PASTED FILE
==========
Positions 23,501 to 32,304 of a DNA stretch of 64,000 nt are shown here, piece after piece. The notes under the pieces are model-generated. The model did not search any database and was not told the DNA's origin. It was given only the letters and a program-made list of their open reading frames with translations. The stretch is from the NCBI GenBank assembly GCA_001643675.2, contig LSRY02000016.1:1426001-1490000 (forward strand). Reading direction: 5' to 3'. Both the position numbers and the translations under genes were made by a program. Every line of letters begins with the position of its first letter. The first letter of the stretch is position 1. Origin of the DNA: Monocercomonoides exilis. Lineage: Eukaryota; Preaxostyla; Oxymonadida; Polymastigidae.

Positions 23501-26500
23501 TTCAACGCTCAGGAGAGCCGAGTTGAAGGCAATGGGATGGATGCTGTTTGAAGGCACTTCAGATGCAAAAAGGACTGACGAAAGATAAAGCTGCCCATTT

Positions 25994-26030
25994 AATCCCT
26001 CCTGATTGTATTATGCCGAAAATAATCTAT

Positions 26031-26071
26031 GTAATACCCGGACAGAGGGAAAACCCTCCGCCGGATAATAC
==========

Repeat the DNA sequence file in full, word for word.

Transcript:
Positions 23,501 to 32,304 of a DNA stretch of 64,000 nt are shown here, piece after piece. The notes under the pieces are model-generated. The model did not search any database and was not told the DNA's origin. It was given only the letters and a program-made list of their open reading frames with translations. The stretch is from the NCBI GenBank assembly GCA_001643675.2, contig LSRY02000016.1:1426001-1490000 (forward strand). Reading direction: 5' to 3'. Both the position numbers and the translations under genes were made by a program. Every line of letters begins with the position of its first letter. The first letter of the stretch is position 1. Origin of the DNA: Monocercomonoides exilis. Lineage: Eukaryota; Preaxostyla; Oxymonadida; Polymastigidae.

Positions 23501-26500
23501 TTCAACGCTCAGGAGAGCCGAGTTGAAGGCAATGGGATGGATGCTGTTTGAAGGCACTTCAGATGCAAAAAGGACTGACGAAAGATAAAGCTGCCCATTT

Positions 25994-26030
25994 AATCCCT
26001 CCTGATTGTATTATGCCGAAAATAATCTAT

Positions 26031-26071
26031 GTAATACCCGGACAGAGGGAAAACCCTCCGCCGGATAATAC